The centurion’s servant—and his surprising faith.

by K.W. Leslie, 28 May

A gentile whose level of faith surprised even Jesus.

Matthew 8.5-13 • Luke 7.1-10.

Luke tells this story after Jesus’s sermon on the plain, and Matthew after his Sermon on the Mount—but curing an infectious man first. Mark doesn’t tell it. And John… tells a whole other story, although certain Christians try to sync it together with this one. But not well.

The story begins with Jesus again returning to his home base of Kfar Nahum, and in Matthew encountering the local centurion; in Luke hearing from local elders about this centurion. Y’might know a centurion was what the Romans called the captain in charge of a century, 100 soldiers. I don’t know whether all 100 were stationed in Kfar Nahum, or spread out over multiple cities in the province; it all depended on how far the Romans felt they needed to clamp down on the people.

What we do know is this particular centurion had a home in town, and an employee who was either suffering greatly, or dying. Luke calls him a slave who was éntimos/“held in high regard.” Ancient slaves were either debtors, convicts, or had lost a war, and were bought and worked as punishment. Attitudes towards them are significantly different than American attitudes when slavery was legal here: Slaves were still considered fellow human beings. The centurion held his slave in high regard either because he was a good guy, a good worker, or had a valuable skillset. We don’t know which. Matthew calls him a servant, and maybe that’s how the Roman thought of him.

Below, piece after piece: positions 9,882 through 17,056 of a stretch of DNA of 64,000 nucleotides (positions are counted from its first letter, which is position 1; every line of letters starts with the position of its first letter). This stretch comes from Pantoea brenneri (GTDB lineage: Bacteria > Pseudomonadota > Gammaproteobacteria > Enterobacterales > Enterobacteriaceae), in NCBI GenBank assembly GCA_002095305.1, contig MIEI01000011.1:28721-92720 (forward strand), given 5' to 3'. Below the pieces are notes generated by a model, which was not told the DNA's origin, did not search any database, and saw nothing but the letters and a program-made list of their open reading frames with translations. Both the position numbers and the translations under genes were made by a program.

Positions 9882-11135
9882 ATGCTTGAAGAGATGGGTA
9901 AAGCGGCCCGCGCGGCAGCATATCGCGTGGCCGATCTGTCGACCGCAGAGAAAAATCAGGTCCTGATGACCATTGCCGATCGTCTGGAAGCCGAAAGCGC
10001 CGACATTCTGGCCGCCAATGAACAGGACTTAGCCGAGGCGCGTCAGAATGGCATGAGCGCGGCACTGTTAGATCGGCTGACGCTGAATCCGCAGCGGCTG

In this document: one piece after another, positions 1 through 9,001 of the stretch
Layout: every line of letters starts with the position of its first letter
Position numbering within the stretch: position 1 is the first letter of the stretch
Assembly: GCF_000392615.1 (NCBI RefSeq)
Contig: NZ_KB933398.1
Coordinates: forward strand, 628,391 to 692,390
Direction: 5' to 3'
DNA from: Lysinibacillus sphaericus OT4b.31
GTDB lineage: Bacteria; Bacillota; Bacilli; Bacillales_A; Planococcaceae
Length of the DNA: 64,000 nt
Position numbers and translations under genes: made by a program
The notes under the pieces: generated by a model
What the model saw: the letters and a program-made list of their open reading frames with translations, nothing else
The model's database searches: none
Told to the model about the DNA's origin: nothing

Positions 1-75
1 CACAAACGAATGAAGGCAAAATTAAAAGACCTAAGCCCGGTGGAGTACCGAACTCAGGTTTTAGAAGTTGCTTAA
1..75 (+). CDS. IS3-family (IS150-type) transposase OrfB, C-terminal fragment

So the slave’s illness was enough to bring to the attention of a rabbi well-known for curing the sick.

Matthew 8.5-7 KWL
5 On returning himself to Kfar Nahum,
a centurion came to Jesus and encouraged him to help him,
6 saying, “Master, my servant has been bedridden in my home, paralyzed by terrible suffering.”
7 Jesus told him, “I will come cure him.”
Luke 7.1-6 KWL
1 When Jesus finished putting all his words in the people’s ears,
he returned to Kfar Nahum.
2 A certain centurion’s slave who had an illness was near dying.
The slave was highly esteemed by the centurion.
3 Hearing about Jesus, the centurion sent him Judean elders,
asking him, since he’d come, if he might cure his slave.
4 Those who came to Jesus encouraged him earnestly, saying this:
“The one for whom you’ll do this is worthy.